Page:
Now that a settlement to the football strike has the sheen of inevitability, it's time to direct our attention to the labor force that tipped the balance of power to the owners.
What happens to the scabs?
What happens to all those wanna-bes, the bar bouncers who wound up playing offensive line in the NFL, the stockbrokers-turned-DBs?
They're gone, out of here, like on Star Trek when they're zapped by a Fazer Gun.
(Or they go on injured reserve. But more about that later.)
Teams that seriously stressed unity -- like the Redskins, Bears, Seahawks and Giants -- would embark on a counterproductive path by retaining scabs on the active roster. It's a wise coach who'll resist the owner's impulse to flaunt the boys on the scab bus.
First of all you're only talking about a few of the replacements -- two or three per team -- who have sufficient talent and skill to claim a spot on the roster, even an expanded version. Most of the players have been in and out of camps before and judged wanting. They might have looked great on Sunday, but you have to consider who they looked great against. "These guys won't fool the personnel men and the coaches," an NFL management veteran said yesterday.
More importantly, putting these players on the roster is like daubing a fresh cut with lemon juice. Rewarding the jobs done by the scabs in this way, management only refuels labor's resentment. "It's going to be tough. Anywhere you cross the line someone's not going to like you," conceded Ed Rubbert, one of the few replacements who guaranteed himself an invite to a training camp. Regardless of how much internal disagreement there was about the merits of staying on strike, there were teams that held tight. Too many players invested too much emotion in the picket line to accept these interlopers graciously. Just after the strike started, Russ Grimm was asked about Lionel Vital's chances of sticking with the Redskins. In a tone as chilly as bathroom tile, Grimm said, "I'll never block for him."
As soon as this strike ends most of the replacements will collect their gear, and the bus that drove them in will drive them out again. Sure, they'll have tales to tell -- generations will gather round to hear them -- and maybe they'll be lucky, their names won't be purged from the record books so there'll be proof of their great adventure. But scab labor is a cynic's marketplace: Brought in on a whisper and dangled like fish bait, they inherit the wind.
"Obviously, we can't play a season with these guys," the NFL management source said. Originally the owners had hoped to sign a team heavy with last cuts: those whose skills were virtually interchangeable with numbers 30 through 45 on the real roster. But most of those players -- ex-Maryland linebacker Chuck Faucette, for example -- refused to cross the line, convinced the less turbulent path to the NFL lay in not being a scab. "Some of those guys could get jobs even if the squads weren't increased. But they shocked us by not coming in," the source said.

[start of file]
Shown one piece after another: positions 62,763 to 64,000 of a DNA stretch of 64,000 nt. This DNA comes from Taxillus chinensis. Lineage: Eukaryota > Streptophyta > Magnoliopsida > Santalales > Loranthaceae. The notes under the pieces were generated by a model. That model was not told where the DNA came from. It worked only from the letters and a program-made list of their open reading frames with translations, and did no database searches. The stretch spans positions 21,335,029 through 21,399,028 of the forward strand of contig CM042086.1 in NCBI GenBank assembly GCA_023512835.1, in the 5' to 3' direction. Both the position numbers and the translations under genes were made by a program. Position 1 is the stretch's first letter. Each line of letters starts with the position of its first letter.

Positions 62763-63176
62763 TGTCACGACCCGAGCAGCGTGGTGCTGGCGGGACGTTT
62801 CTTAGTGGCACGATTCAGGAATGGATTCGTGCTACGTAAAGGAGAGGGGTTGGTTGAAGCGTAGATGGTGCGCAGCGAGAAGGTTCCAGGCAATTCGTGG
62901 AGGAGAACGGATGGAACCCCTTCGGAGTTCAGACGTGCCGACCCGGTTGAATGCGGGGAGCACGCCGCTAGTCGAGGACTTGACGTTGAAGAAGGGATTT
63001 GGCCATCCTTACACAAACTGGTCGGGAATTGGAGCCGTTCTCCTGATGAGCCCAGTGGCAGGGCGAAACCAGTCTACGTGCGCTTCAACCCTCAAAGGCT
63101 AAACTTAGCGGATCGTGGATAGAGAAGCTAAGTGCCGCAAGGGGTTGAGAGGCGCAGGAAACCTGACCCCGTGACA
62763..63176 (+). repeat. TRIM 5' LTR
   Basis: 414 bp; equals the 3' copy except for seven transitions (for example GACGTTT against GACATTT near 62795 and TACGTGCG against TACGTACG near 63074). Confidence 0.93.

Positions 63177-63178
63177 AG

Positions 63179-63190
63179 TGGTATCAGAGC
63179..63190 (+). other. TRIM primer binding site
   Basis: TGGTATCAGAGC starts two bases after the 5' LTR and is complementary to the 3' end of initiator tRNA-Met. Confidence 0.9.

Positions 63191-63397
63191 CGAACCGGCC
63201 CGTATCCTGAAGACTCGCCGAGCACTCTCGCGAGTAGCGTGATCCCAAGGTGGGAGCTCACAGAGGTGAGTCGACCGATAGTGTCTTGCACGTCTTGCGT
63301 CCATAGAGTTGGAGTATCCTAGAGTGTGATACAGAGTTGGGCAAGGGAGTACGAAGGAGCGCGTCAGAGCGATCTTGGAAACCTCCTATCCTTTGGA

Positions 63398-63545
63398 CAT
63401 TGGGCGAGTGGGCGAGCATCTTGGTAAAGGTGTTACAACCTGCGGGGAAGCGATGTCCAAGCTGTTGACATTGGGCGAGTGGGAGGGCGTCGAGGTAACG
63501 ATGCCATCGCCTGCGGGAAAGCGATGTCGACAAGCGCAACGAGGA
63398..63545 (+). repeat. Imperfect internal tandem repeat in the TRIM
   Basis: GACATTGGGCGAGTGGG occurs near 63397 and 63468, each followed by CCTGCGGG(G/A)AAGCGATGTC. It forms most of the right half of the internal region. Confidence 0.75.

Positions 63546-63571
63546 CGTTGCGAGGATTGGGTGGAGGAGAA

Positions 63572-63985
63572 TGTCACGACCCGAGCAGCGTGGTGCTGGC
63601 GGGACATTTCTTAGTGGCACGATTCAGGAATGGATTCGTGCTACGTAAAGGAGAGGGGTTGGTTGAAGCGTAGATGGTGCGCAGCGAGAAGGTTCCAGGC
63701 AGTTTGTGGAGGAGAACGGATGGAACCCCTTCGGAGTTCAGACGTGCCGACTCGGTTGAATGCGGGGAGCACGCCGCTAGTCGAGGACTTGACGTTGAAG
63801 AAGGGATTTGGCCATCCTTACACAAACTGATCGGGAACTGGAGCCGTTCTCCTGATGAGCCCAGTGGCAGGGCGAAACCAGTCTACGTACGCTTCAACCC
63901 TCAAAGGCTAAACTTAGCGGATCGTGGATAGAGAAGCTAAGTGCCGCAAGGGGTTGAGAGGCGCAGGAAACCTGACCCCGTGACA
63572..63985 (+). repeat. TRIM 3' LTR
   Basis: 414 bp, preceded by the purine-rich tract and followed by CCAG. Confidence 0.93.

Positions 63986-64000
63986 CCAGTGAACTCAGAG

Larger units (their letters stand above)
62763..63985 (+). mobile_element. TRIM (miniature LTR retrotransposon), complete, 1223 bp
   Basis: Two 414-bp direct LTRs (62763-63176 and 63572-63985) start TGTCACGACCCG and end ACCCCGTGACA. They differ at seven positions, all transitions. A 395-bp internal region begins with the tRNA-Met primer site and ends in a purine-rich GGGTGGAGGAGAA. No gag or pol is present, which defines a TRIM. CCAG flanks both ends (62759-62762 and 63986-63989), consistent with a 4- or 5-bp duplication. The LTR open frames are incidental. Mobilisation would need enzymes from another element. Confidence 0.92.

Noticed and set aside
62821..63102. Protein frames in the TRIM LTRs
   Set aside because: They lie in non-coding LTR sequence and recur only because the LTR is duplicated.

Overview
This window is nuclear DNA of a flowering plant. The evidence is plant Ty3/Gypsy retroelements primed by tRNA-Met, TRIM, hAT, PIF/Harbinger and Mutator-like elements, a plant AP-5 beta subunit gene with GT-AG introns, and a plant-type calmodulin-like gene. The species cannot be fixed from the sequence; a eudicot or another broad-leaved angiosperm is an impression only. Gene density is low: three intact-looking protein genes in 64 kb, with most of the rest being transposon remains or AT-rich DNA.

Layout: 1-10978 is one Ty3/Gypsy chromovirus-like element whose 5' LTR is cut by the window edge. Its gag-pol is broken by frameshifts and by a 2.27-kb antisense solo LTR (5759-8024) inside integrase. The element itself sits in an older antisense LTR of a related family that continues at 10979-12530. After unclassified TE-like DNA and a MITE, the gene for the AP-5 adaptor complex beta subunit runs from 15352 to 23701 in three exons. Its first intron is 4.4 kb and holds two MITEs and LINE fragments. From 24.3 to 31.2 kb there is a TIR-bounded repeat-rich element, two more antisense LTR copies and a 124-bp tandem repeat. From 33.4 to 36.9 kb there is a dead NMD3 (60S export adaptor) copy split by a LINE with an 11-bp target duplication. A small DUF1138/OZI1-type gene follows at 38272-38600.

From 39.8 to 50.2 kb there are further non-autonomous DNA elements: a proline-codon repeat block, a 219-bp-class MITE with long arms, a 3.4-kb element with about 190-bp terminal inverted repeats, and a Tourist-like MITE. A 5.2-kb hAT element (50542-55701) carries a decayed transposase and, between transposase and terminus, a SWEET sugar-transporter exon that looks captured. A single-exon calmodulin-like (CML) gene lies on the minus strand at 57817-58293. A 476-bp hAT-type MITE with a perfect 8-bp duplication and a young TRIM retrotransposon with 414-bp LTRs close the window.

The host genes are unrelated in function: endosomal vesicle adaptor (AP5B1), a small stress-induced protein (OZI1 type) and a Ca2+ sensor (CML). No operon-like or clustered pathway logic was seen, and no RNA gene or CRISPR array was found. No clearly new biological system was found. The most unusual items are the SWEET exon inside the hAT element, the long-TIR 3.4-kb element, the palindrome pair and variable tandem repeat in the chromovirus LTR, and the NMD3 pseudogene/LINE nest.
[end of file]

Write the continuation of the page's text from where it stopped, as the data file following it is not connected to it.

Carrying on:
So Scab Ball was a level below what the owners envisioned. Still, some of the players -- the Redskins' Anthony Allen, for example -- demonstrated they merit another look. They're the ones coaches already are maneuvering to keep. "You can't afford to screw up your team by putting them on the roster," the source explained. "But you liked what you saw. You want to train them and work with them so you can bring them to camp next season, but you've got to stash them the rest of this year."
"If you want a kid, you've got to get him hurt this week."
Here's the plan, Stan: If this Sunday's games are Scab Ball, you'll be able to discern which are the prospects: They'll be the ones getting injured. If the strike ends soon and Sunday's games are either postponed or played by Real Players, the same prospects will conveniently get injured in practice. You'll see so many phony injuries, you'll think you're in small claims court.
The prospects will go on injured reserve, perhaps replacing players who were sent there during training camp -- players who wouldn't have made the team anyway and were stacked up on IR until they healed enough to be fired. There'll be charges that striking players got cut simply because they were on strike, uncomfortable accusations for management to rebut. But the traditional way the NFL Players Association gets new members is decidedly un-union: by having them displace old members. In a sense, the bumping goes with the territory.
Savvy teams will ship their prospects elsewhere to "rehabilitate" their injuries. Keep them at least out of sight and perhaps even out of mind of the rest of the guys. Next year, when the wounds have had some time to heal, bring them to camp with an equal chance to make the team. That's all the replacements crossed the line in search of -- another look, so maybe they could get another chance at the golden goose of the NFL; in their eyes they were free agents, no different than a pile of guys starting in the league right now.
When they return to work, union members will be preoccupied with paybacks. Next year they'll be more concerned with paychecks. By then, anyone who can help them win could be welcome.